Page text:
Every one of us, at some juncture, has to make some sort of investing or saving decision. An advice we Indians generally receive is to invest in fixed deposits also known as FD, full form – fixed deposit. FDs are safe investment options that give investors a constant, stable income stream in the form of interest payments over time. Nowadays, the growing awareness of investing and saving among people has led to the increasing participation of retail investors in the financial market. Investing and saving-related terms like returns, stock market, bonds, etc., have become common parlance.
However, before the wide prevalence of investing or trading in equities and the market reforms of 1991, bonds, cryptocurrencies, foreign exchange, etc., FDs accounted for most of the Indian household savings, both rural and urban. Fixed deposits or FDs have been and will continue to be a crucial element of the Indian economy. In this article, we will try to understand what a fixed deposit is, its features, and how it functions.
What is a Fixed Deposit?
Also known as FD, full form fixed deposit, a fixed deposit is an investment tool wherein an investor deposits a certain sum of money with a bank or an NBFC (Non-banking financial institution) to receive a stream of future cash flows. These streams of future cash flows can also be interpreted as investment returns. The quantum of return on investment depends upon the interest rate offered by the banks and NBFCs to the depositor/investor.
Features of a fixed deposit:
Fixed deposits have the following characteristics:
- Consistent, stable return: Fixed deposits provide a stream of fixed, stable cash flows to investors, depending upon the interest rate. For instance, a fixed deposit of Rs. 1,00,000 for an interest rate of 7.5% for 10 years would translate to an annual return or cash inflow of Rs. 10,000 for 10 years.
- Guaranteed Returns: The returns of fixed deposits are assured and can be thought of as a pledge by the banks and NBFCs. Unlike other investment tools like equities, bonds, foreign exchange, etc., the return on fixed deposits is unaffected by any market volatility. This means that if your fixed deposits have an interest rate of 7.5% per annum, you will get interest payments of 7.5% p.a. even if the interest rates on the market have dropped or risen significantly.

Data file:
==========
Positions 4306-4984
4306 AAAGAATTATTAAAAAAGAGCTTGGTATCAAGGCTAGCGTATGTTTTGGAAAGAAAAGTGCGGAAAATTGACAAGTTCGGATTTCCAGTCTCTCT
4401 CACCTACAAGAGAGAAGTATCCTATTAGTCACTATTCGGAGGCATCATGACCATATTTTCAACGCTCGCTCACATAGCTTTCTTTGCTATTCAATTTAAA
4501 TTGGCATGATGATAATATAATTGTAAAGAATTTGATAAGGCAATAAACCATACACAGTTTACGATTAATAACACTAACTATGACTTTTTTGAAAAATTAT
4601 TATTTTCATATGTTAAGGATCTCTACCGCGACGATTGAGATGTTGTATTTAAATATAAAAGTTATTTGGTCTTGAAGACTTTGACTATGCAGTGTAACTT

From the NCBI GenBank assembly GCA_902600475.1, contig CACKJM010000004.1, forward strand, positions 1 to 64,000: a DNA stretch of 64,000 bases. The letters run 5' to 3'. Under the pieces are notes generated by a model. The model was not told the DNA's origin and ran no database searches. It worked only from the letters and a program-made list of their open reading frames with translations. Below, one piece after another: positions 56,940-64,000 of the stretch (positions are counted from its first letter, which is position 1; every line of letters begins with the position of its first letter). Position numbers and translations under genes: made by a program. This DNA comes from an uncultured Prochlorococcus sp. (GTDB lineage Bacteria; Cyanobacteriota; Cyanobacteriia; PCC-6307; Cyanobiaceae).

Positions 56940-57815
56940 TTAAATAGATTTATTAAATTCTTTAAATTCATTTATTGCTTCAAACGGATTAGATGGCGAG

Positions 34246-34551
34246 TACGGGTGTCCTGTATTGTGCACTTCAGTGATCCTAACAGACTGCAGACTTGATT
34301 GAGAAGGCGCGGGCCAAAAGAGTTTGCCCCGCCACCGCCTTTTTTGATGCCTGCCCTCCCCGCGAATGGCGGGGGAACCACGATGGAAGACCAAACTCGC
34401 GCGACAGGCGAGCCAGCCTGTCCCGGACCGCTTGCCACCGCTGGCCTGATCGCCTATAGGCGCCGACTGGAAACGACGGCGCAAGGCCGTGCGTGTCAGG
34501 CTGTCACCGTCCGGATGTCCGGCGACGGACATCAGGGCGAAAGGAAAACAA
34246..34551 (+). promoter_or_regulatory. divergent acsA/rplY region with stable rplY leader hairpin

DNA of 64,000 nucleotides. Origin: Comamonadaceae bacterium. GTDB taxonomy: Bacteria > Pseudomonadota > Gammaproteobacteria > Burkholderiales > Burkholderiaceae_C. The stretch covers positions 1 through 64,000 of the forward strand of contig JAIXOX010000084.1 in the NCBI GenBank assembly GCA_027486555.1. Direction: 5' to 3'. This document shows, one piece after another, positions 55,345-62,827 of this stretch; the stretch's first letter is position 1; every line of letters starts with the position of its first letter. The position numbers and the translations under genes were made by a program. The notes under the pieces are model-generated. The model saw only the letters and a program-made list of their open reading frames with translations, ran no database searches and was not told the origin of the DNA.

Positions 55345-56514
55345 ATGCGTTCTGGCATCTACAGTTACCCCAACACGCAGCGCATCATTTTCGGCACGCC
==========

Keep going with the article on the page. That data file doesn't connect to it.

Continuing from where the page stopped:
- Interest Rate: The interest rates on fixed deposits can vary. Different banks and NBFCs provide varying interest rates on fixed deposits depending upon the tenure of the fixed deposit. Fixed deposits with long term typically have higher interest rates than those with short tenure.
- Flexible tenure: Fixed deposits are offered in wide varieties and are accessible with terms ranging from a week, 7 days, to 10 years. The length of the fixed deposit tenure affects the interest rate on fixed deposits, with higher deposit tenure translating to higher interest rates.
- Senior citizens friendly: Senior citizens get special fixed deposit privileges like special interest rates, typically higher than the general interest rates. Additionally, they can avail of tax deductions under Section 80C of the Income Tax, IT Act. They are offered different options on the frequency of interest payment like monthly, quarterly, biannually or yearly.
How does a fixed deposit work?
Fixed deposits provide investors with interest payments on regular intervals as investment returns. But, you might be asking yourself how exactly the banks and NBFCs can provide these interest payments. Banks and NBFCs, like other business establishments, are profit-oriented. They use the money deposited by the FDs investors to offer loans to businesses and individuals seeking loans at an interest rate higher than the one they are providing at your FD. So, if a bank offers your rate of interest of fixed deposit at 7.5% pa, they would charge higher than 7.5% on loans and credits. The variation between these interest rates is the banks’ or NBFCs’ income, also known as Net Interest Income (NII) and how a fixed deposit works.
Fixed deposits are a safe, reliable investment vehicle that investors should include in their portfolio. This would not only generate interest returns but also diversify your investment portfolio. This statement is especially true in an economic downturn where risky financial assets like equities tend to generate a lower return on investment.